Laws in Kuwait prohibit traditional medicine providers from practising medicine. However, herbal medicines are not banned. The use of medicinal plants in the official health sector began in 1978. Supplementing a ministerial resolution on the registration of all drugs, a document and guidelines were issued on the safety and quality assurance of herbal medicines. This document describes the main principles that should be observed when registering herbal medicines, particularly in regard to safety, efficacy, and consistency. This document categorizes medicinal plants into three groups: plants used on a daily basis, plants subject to large-scale scientific studies and registered in pharmacopoeias, and new plants that need to be studied. For each of these plant types, there are specific registration requirements intended to encourage people to use plants that do not cause adverse reactions or require allopathic medical advice, as well as to protect people from plants with toxic elements and about which there are no published studies. Following the document and guidelines, the Minister of Health issued a ministerial resolution organizing the handling and registration of herbal medicines in Kuwait.
A ministerial decree, based on World Health Organization recommendations, established the Centre for Islamic Medicine to undertake the registration of herbal medicines and to introduce the use of medicinal plants in the treatment of some diseases. Among its various tasks, the Centre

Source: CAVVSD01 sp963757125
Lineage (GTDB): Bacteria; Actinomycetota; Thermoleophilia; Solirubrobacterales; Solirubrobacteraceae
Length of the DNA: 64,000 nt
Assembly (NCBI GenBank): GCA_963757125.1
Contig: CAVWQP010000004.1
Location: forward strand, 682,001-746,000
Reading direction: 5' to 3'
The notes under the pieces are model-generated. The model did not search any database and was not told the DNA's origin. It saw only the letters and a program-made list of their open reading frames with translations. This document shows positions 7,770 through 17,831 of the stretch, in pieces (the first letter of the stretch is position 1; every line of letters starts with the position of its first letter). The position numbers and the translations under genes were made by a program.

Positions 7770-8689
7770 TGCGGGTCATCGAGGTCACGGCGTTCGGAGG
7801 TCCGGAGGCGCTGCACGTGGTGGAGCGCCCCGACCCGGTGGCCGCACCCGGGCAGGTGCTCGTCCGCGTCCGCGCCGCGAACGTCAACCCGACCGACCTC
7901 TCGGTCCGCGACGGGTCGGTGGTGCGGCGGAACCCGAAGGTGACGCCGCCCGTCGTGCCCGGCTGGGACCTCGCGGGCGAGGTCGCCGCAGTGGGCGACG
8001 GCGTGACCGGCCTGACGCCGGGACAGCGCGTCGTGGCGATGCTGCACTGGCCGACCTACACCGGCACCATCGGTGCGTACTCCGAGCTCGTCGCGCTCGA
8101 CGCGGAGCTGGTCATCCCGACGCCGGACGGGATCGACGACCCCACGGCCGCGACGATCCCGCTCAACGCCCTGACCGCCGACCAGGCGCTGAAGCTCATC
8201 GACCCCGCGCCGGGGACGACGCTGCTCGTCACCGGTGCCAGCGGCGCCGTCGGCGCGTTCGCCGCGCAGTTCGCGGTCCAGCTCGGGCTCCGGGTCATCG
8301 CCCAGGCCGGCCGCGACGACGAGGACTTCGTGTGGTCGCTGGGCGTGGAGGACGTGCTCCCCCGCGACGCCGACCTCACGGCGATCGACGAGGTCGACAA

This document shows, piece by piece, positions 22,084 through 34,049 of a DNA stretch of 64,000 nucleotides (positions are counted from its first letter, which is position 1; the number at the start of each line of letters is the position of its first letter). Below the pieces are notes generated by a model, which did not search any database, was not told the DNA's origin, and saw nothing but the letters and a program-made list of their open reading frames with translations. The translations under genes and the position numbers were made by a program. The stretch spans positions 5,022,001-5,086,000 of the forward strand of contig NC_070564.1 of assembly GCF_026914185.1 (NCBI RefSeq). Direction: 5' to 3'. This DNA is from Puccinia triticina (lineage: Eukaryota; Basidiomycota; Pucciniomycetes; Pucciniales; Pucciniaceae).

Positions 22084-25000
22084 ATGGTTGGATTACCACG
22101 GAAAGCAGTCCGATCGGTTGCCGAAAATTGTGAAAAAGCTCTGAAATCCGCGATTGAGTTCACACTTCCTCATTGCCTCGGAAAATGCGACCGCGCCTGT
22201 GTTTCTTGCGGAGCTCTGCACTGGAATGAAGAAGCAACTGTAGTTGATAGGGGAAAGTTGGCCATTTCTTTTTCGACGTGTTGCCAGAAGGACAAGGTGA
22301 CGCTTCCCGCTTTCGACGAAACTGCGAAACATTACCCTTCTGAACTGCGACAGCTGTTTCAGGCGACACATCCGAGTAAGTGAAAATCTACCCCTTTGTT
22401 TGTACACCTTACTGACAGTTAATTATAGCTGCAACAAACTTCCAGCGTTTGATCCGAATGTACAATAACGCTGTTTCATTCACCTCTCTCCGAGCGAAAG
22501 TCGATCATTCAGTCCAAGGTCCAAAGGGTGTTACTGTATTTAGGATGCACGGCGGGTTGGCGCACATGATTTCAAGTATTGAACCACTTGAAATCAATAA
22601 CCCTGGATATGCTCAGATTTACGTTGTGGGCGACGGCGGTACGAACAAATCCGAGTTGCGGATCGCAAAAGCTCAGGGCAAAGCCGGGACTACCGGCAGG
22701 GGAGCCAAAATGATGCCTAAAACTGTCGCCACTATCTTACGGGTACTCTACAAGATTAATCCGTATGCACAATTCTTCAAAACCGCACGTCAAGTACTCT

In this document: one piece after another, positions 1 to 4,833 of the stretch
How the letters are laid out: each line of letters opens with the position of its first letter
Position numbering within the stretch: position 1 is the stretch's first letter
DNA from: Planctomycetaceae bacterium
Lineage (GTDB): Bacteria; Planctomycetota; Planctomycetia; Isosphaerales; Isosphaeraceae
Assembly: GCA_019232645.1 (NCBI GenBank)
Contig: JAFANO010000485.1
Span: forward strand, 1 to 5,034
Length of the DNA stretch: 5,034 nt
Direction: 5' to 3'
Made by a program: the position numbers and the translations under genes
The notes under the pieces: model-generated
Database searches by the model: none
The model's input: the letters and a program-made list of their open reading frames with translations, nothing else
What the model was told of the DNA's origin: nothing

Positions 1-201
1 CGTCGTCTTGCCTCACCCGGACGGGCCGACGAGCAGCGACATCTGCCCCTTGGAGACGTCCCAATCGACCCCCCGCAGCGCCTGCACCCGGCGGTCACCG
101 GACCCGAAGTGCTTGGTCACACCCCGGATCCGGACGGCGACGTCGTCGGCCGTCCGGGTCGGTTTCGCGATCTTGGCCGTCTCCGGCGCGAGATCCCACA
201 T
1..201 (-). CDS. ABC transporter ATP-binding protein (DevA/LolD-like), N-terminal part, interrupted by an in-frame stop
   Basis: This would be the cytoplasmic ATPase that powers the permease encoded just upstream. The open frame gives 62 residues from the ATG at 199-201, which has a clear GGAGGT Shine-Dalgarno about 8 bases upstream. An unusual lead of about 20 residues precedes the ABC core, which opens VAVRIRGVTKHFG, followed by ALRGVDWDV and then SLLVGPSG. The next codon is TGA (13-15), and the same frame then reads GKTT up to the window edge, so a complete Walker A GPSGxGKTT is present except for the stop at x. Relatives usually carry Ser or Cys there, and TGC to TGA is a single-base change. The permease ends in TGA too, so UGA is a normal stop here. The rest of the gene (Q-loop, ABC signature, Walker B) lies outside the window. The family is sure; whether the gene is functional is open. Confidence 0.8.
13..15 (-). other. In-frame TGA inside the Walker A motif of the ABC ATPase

• provides therapeutic services;
• undertakes the registration of herbal medicines imported into Kuwait, as decreed by the relevant ministerial decision;
• analyses and tests the efficacy and suitability of all medicinal plants that enter into the country for human consumption;
• undertakes the importation of medicinal plants necessary for the preparation of drugs used in the treatment of some diseases;
• studies and evaluates the best pharmaceutical rendering of each herbal preparation and herbal product;
• carries out various studies on each plant, preparation, and product so as to identify the stability, efficacy, and safety of the active substances therein.
In 1986, together with the Islamic Organization for Medical Sciences and the World Health Organization Eastern Mediterranean Regional Office, Kuwait worked to establish regional standards for herbal medicines (164). Kuwait's registration policy was reviewed and endorsed by the Ministers of Health of the World Health Organization Eastern Mediterranean Region Member States and has become a reference and basis for the registration of herbal medicines throughout the region. The Council of Arab Ministers of Health and the Council of Health Ministers of the Gulf also endorsed the registration policy.